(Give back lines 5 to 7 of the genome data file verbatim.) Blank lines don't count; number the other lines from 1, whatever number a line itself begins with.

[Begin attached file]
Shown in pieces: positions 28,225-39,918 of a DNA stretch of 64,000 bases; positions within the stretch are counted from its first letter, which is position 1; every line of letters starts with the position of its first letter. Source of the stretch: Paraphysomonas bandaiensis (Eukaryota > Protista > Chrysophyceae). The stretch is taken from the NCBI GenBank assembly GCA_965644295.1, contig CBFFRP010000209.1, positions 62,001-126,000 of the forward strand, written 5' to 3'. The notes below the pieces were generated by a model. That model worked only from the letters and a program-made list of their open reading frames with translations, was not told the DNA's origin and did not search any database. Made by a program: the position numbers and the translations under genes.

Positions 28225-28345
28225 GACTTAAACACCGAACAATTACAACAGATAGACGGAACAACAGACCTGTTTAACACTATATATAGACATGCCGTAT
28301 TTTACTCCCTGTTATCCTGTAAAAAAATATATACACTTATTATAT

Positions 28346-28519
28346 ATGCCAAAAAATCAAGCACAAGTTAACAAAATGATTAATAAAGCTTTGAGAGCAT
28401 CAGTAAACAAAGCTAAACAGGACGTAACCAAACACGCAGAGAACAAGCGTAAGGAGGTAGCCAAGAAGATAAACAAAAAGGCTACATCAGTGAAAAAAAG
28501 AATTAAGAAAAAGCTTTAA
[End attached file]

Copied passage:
Positions 28346-28519
28346 ATGCCAAAAAATCAAGCACAAGTTAACAAAATGATTAATAAAGCTTTGAGAGCAT
28401 CAGTAAACAAAGCTAAACAGGACGTAACCAAACACGCAGAGAACAAGCGTAAGGAGGTAGCCAAGAAGATAAACAAAAAGGCTACATCAGTGAAAAAAAG